The Galena Trail Committee of Peoria County is making efforts to have signs identifying the trail.

Under economic impacts, township officials expressed concerns over its current residents, future residents and the tax base.

“Within roughly one-half mile of the proposed gravel pit are numerous, new subdivisions full of residents whose livelihoods will be influenced by noise, dust, traffic and other potential hazards of living near a gravel pit,” Dawson wrote. “It is safe to assume that if those current residents stay in these subdivisions, they will likely recommend to those considering a move to nearby areas to avoid the area completely. This is even assuming any developer wishes to further subdivide areas if the pit is constructed.”

Environmentally speaking, Dawson wrote township officials are concerned about contamination of the Sankoty acquifer.

“The township understands any operations involving the gravel pit will include mining down to the aquifer, so its water can serve as a conduit for the company to extract gravel through a dredging process,” Dawson wrote. Listed concerns were about failures or breakdowns of equipment near the water, airborne contamination and ground-based contamination.

Also noted was the adjacent Buckeye Terminal, which houses petrochemicals and serves as a pipeline for the Midwest.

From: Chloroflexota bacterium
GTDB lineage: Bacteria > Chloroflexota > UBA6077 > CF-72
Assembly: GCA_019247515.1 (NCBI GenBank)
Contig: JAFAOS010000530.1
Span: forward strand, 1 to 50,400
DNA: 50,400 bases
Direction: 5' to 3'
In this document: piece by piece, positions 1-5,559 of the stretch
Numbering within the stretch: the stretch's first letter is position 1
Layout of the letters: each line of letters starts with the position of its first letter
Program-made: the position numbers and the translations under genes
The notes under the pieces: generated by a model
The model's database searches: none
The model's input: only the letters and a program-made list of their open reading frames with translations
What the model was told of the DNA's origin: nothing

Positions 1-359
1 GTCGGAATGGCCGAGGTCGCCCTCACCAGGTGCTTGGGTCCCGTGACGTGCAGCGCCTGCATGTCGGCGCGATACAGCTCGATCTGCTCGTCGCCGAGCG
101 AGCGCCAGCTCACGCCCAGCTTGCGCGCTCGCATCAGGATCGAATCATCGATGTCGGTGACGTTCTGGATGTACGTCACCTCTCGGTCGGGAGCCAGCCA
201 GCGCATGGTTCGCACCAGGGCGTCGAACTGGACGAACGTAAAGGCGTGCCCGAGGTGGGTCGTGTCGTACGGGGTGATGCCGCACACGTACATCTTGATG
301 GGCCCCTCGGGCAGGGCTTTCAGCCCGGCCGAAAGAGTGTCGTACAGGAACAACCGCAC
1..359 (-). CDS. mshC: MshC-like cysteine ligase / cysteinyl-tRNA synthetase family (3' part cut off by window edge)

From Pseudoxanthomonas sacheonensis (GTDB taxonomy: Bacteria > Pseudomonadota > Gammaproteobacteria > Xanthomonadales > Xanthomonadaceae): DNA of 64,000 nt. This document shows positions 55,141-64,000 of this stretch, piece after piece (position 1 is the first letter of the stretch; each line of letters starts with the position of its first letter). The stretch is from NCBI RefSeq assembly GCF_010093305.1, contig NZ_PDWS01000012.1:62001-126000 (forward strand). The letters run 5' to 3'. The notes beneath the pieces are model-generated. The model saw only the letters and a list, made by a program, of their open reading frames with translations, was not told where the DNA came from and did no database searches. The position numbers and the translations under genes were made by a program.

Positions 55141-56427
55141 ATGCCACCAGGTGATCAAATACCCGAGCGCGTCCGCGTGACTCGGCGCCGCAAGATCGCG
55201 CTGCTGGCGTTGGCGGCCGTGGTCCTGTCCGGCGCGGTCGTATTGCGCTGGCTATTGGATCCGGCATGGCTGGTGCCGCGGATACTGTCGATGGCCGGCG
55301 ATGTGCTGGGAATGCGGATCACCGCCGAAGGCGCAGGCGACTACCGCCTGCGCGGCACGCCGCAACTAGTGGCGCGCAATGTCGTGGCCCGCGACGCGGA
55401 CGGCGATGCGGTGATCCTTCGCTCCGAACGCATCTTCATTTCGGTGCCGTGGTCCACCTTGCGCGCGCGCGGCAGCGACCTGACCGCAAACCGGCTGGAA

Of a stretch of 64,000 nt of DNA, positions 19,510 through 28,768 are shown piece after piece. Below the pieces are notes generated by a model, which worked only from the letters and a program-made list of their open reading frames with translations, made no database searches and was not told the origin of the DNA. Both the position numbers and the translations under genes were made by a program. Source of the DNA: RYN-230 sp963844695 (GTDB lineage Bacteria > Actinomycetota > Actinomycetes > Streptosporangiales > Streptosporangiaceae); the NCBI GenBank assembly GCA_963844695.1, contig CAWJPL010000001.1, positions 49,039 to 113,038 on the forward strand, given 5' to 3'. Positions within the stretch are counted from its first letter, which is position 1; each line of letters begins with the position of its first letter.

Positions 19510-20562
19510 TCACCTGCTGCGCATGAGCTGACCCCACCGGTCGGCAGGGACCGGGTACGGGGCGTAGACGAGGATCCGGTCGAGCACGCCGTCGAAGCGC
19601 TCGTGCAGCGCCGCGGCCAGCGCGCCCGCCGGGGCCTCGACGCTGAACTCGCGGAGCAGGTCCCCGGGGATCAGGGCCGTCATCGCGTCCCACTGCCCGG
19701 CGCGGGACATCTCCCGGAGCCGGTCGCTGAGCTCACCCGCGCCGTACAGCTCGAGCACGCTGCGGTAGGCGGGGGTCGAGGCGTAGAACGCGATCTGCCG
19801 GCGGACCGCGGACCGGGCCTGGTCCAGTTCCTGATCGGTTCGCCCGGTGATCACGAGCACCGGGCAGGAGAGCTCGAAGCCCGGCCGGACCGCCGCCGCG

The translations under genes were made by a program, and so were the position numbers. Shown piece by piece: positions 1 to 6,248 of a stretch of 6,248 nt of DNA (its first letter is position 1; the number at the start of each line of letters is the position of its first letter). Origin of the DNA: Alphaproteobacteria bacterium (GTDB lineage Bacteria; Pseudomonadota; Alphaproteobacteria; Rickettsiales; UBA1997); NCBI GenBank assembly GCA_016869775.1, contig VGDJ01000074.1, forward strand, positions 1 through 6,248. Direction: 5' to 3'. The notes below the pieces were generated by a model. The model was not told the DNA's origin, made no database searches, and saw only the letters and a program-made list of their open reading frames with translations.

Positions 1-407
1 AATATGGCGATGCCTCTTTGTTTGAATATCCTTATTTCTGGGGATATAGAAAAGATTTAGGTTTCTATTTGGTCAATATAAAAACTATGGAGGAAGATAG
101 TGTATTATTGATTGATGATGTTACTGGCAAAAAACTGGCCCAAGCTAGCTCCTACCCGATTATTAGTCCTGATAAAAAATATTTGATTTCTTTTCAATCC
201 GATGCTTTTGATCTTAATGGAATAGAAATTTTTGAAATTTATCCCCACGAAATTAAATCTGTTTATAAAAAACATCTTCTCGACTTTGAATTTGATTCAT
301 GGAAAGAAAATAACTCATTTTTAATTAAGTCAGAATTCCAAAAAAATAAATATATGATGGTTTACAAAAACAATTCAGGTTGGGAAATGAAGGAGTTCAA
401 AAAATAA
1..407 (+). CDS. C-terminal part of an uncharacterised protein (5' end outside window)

Also included by Medina Townships officials were photos of nearby properties and homes, including St. Joseph’s Mooney Cemetery and La Salle Cemetery on Rome West Road; video of Rome West Road and the cemeteries, as well as video of Galena Road Gravel Inc.’s operation and truck traffic; a letter asking for Galena Trail and Coach Roads as designations; and Peoria City Council meeting minutes from May 2007 about the Galena Trail Committee of Peoria County and its efforts.

The Peoria City/County Health Department found no problems with the proposed facility, but also stated that permits or licenses from the department still must be “individually evaluated.”

With two special permits requested, due to zoning in both agriculture and industrial, the planning and zoning department released two staff reports with recommendations of denial.

The staff listed as positives approval gained from the Illinois Department of Natural Resources regarding endangered species and the Illinois Environmental Protection Agency regarding water pollution control.

Under the agricultural land use, a third positive was that the Land Evaluation and Site Assessment Survey had a low rating for protection.

The listed negatives were inconsistency with the Chillicothe Small Area Plan and Peoria County Land Use Plan and with “the residential and agricultural community character immediately adjacent to the subject parcel;” light impact on transportation system; impact of 4,000 feet of the proposed Illinois Route 29 expansion; reliance on private well and septic; and that almost 176 acres will no longer be available for agriculture.

Mossville Land Investments LLC, comprised of Stan Maxheimer and Joe LaHood, is asking for a continuance of its original date for a Peoria County Zoning Board of Appeals hearing Thursday to allow for an environmental impact study to be completed. The continuance will be approved or denied that day.